English is trying to colonize world languages

English is trying to colonize world languages.

Through illegal immigration, English is trying to colonize world languages, especially the variety of Spanish spoken in the Iberian Peninsula. (Shutterstock)

Through illegal immigration, English is trying to colonize world languages, especially the variety of Spanish spoken in the Iberian Peninsula. English words are coming in illegally, taking over the jobs of native words which are being displaced. The native Castilian vocabulary is protesting to the cry of: “Illegal English words, go home!”

English is the most taught language in the world and has become important in trade, business, science, politics, law, health and sports. The influence of English is seeping into all world languages by means of vocabulary, idiomatic expressions and vogue slogans. No country and no language are safe from being embattled by the attacks of English words that push their way into everyday vocabulary, especially the parlance of the young.

English sells, of course, and that is why advertising companies would rather use an English word instead of a native, local one, because it sounds trendy, catchier, snobbish… whatever. With portable Internet, we can all have instant access to what is happening in the U.S. in real time, right now, this very instant. Internet is teeming with English words eager and willing to colonize other tongues.

Whatever we may say, the United States is very fashionable and chic, even among those, especially in Muslim countries, who parade their “hate-America” slogans, with plenty of spelling mistakes, while sporting blue jeans, and carrying hamburgers in their pockets, munching on hot dogs, drinking Cokes, and saying “okay” all the time. It is an undeniable fact that the American tongue and culture is a worldwide fad.

Laertes tells us in Hamlet, “Neither a borrower nor a lender be,” sound advice that the English language has not heeded, being both an avid borrower and a patient lender. Peninsular Spanish has taken advantage of this weakness of English in order to borrow from it at its heart’s content. Peninsular Castilian is a sucker for American sounds and words.


Un pack de seis cervezas is a six-pack. If the price seems steep, the Spaniard will exclaim ¡uau! (wow), instead of ¡caramba! or another more down-to-earth Spanish exclamation, which would sound old fashioned to youngsters.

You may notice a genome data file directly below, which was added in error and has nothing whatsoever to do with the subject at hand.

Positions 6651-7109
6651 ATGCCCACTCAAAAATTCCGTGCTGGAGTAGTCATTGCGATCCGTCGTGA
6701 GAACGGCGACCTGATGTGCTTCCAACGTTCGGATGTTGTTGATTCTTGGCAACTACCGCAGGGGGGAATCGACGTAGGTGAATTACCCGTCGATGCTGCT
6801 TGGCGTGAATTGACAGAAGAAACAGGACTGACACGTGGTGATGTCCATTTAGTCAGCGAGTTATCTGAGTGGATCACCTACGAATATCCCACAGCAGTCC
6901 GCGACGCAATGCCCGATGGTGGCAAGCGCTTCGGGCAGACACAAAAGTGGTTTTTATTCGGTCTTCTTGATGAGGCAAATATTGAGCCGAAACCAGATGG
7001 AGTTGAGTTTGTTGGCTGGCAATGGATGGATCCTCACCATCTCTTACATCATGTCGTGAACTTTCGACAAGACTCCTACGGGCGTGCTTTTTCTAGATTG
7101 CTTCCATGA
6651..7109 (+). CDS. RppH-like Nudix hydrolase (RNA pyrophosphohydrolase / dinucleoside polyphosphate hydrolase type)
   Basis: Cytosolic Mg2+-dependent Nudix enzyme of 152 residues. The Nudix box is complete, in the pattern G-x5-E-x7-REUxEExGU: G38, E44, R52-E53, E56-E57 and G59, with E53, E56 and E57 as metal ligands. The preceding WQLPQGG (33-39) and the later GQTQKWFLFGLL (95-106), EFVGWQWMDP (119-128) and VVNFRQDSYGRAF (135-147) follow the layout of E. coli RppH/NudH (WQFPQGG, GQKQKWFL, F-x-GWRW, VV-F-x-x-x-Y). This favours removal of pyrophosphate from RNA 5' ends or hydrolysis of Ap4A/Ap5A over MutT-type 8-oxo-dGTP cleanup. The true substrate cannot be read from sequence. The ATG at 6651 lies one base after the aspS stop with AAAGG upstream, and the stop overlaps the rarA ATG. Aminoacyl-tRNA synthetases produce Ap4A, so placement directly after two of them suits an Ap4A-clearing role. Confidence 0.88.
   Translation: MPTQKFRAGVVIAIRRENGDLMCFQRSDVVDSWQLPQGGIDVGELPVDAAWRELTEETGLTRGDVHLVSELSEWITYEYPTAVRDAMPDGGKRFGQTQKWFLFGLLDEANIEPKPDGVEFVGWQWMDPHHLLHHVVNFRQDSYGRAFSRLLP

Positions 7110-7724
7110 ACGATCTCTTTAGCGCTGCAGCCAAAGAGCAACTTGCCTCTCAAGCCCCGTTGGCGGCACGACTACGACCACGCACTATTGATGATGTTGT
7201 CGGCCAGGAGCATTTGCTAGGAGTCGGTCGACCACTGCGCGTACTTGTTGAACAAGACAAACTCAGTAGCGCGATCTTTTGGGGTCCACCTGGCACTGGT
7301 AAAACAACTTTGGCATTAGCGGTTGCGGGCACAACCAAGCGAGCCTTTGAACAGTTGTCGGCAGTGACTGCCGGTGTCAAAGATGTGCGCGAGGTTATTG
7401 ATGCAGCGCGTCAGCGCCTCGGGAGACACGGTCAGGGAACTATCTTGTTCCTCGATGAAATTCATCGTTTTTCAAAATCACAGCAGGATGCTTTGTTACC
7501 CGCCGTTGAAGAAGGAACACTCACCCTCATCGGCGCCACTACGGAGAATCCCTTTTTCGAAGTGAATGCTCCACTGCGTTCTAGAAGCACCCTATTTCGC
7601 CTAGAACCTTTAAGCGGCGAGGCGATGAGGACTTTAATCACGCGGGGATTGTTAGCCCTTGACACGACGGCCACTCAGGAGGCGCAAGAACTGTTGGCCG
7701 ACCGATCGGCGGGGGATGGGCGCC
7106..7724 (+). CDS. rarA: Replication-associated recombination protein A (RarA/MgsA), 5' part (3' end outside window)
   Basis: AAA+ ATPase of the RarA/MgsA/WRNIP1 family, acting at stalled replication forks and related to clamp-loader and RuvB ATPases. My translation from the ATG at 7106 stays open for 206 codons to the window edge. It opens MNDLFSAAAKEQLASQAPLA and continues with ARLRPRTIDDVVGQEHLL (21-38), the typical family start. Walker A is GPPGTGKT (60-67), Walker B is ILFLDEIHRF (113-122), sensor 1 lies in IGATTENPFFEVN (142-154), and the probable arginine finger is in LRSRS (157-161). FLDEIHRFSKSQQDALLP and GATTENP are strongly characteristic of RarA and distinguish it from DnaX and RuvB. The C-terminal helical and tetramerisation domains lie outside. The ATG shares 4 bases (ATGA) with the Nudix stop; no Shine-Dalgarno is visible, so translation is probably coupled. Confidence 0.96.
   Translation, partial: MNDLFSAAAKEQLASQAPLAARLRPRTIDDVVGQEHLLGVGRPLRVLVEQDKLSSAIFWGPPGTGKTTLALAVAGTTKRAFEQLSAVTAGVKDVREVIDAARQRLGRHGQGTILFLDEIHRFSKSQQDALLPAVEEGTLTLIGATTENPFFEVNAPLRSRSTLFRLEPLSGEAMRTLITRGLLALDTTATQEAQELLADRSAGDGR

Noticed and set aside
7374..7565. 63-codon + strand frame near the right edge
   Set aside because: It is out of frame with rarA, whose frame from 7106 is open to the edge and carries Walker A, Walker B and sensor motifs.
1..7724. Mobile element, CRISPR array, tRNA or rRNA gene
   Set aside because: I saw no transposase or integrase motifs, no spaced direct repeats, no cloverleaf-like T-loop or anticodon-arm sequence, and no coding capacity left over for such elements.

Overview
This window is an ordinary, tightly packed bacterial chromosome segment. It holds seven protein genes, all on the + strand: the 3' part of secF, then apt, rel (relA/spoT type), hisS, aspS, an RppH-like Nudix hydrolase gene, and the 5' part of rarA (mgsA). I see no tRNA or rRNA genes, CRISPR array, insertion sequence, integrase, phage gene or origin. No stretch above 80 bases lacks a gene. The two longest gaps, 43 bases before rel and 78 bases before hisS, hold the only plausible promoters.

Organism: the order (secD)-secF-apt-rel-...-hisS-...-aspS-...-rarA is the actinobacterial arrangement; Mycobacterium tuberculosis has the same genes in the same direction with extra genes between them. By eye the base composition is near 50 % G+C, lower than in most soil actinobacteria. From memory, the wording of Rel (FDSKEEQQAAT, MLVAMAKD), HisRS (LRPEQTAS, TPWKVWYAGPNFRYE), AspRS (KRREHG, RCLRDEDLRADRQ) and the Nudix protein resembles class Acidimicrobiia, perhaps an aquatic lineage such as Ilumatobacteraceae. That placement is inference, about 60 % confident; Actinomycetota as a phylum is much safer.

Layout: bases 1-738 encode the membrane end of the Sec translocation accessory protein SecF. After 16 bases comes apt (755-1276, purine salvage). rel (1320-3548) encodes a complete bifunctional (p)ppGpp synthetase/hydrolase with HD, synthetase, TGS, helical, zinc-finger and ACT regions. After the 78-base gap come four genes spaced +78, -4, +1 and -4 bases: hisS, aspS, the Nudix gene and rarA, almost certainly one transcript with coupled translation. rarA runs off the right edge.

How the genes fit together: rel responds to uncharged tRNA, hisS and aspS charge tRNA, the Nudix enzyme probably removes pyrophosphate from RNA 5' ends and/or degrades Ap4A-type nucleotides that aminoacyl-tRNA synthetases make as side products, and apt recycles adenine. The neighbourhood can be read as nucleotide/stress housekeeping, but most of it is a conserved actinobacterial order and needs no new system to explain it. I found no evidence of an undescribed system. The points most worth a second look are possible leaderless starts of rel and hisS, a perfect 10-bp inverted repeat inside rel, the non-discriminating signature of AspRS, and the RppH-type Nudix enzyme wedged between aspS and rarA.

Spanish homes no longer have recibidores or vestíbulos but halls, (pronounced, and sometimes written as jols.) After the hall you will be shown el living, the living room, which is certainly much more stylish than salón or even cuarto de estar. I guess that the economically depressed have cuartos de estar and the well-to-do enjoy livings, but pronounced leebeens, as Tom Wolf would write.

The word muy has been replace by súper among young people: súper dificil, súper bonito, súper caro, súper gordo, súper grande… doing away with the suffix –isimo: carísimo, gordísimo, grandísimo. Supermercado has been around for years, of course.

In stores you will be advised to keep el ticket (also spelt tike or tique), the sales slip, in this case.

The official dictionary gives us the following definition: “Emparedado hecho con dos rebanadas de pan de molde entre las que se coloca jamón, queso, embutido, vegetales u otros alimentos.” This is a sándwich, but a bocadillo is a “panecillo partido longitudinalmente en dos mitades entre las cuales se colocan alimentos variados.” Do not make the mistake of ordering a sándwich if you want a bocadillo. This is slicing it thin, especially because there are emparedados also.

English in Spain, and in Europe, is hip, trendy, modish and has become all the rage with young people who wish to be and feel in, not left out. Naturally problems arise in the rush to incorporate words at all cost. If an American woman in Madrid wishes to buy pantyhose she will have to ask the saleslady to tell her where pantys are, and if she wishes to purchase panties she will have to ask for braguitas, not bragas, even if she wears size 100. Some men in Spain wear slips for underwear (pronounced sleeps), meaning briefs, while others, the older crowd, prefer calzoncillos, trunks.

At restaurants people order steak (pronounced steek), and if you try to pronounce the word right, the waiter will think you are a hopeless snob, and worse still, he will  not understand. You may try your luck with filete.

Fitness, jogging, catering, trainer, trainee, mascara, aftershave, brushing, stop… are all illegal, undocumented English words that have immigrated into the Spanish language and are here to stay, and there is little anyone can do about it. The Spanish Language Police (SLP) is overwhelmed and unable to control this phenomenon. The European Union is going to call a Language Summit in order to set up barriers and laws that will keep the “alien transgressors” at bay, outside its borders.

All the Academies of the Spanish Language in the world do not seem to understand the seriousness of this matter, and continue discussing trifling points of grammar, oblivious to the dangers posed by these foreign words that may change our way of life.

As I am a patriot, I throw my arms up in despair, flag in hand, while I exclaim in my poor Latin: O tempora, O mores! (A bit of pedantizing is good for the soul at times).

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